Idaho. Ample precipitation in late February and early March has considerably brightened the outlook for the state’s alfalfa growers, says Will Ricks, of Ricks Hay Farms, LLC, near Monteview.

“We were pretty dry heading into the winter after last fall,” says Ricks, who grows alfalfa on 2,000 irrigated acres. “And we didn’t have much in the way of precipitation during December or January. People were starting to get concerned about whether we’d have enough water for irrigation this year.

“But then we got some good storms last month that helped us get caught back up. We’re not 100% out of the woods just yet. But it’s looking a lot better than it was just a few weeks ago.”

Dairies in southern Idaho and export firms are the primary markets for Ricks, who is president of the Idaho Hay and Forage Association. For the year ahead, the alfalfa market should remain strong, he says. “With California being so short on water, it looks like the supply will be pretty tight. They’re the driving force for a lot that goes on in this part of the country. Also, the price of milk looks better for our dairy customers. That may be good for alfalfa prices.”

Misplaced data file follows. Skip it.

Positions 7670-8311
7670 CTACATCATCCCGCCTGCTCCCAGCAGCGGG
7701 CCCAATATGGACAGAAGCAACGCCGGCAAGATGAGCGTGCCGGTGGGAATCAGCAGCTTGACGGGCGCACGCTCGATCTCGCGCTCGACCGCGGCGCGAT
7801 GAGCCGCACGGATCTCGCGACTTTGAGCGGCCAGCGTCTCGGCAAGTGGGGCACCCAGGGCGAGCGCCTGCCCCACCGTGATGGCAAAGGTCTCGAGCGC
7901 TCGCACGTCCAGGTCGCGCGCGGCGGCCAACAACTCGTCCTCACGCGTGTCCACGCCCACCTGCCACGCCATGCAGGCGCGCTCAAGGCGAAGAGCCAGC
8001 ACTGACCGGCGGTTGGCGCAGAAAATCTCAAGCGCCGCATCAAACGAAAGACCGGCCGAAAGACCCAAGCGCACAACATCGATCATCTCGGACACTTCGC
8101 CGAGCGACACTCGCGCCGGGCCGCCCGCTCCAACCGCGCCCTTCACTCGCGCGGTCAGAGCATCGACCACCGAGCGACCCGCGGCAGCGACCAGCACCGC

Corn prices are a wild card. “If (corn) stays low, it would be one thing that would keep alfalfa prices from going higher.”

Locally, growers will closely watch their newly seeded alfalfa fields for signs of winterkill. “We didn’t have a lot of snow cover for most of the winter. Two years ago, we had similar weather and we lost a fair amount of alfalfa to winterkill. We could be looking at that again. Depending how widespread that is, it could have an impact on the alfalfa market also.”

Washington. Irrigation water also looks to be plentiful in Washington State’s Upper Columbia River Basin, reports alfalfa grower Shawn Clausen, of Stokrose Farms near Warden.

“For alfalfa, we really don’t have any concerns coming out of the winter,” says Clausen, former president of the Washington Hay Growers Association. “Most of our water comes out of Canada. The snowpack there has been above normal this winter, and our main reservoir here is full to capacity right now.”

He’s optimistic that high-end hay prices will remain fairly strong in the year ahead. Last year, Clausen, who has 2,000 irrigated alfalfa acres, sold most of his higher-quality crop to exporters. The price was in the $200-235/ton range at the stack. Feeder-quality hay went for around $175/ton.

“We could see more of a spread between the feeder-quality hay and the top-end alfalfa this year. The drought situation in California could bring some more export demand up north. Also, with milk prices improving, the dairies will be competing more for high-test hay. In the past couple of years, it wasn’t financially possible for them to do so.”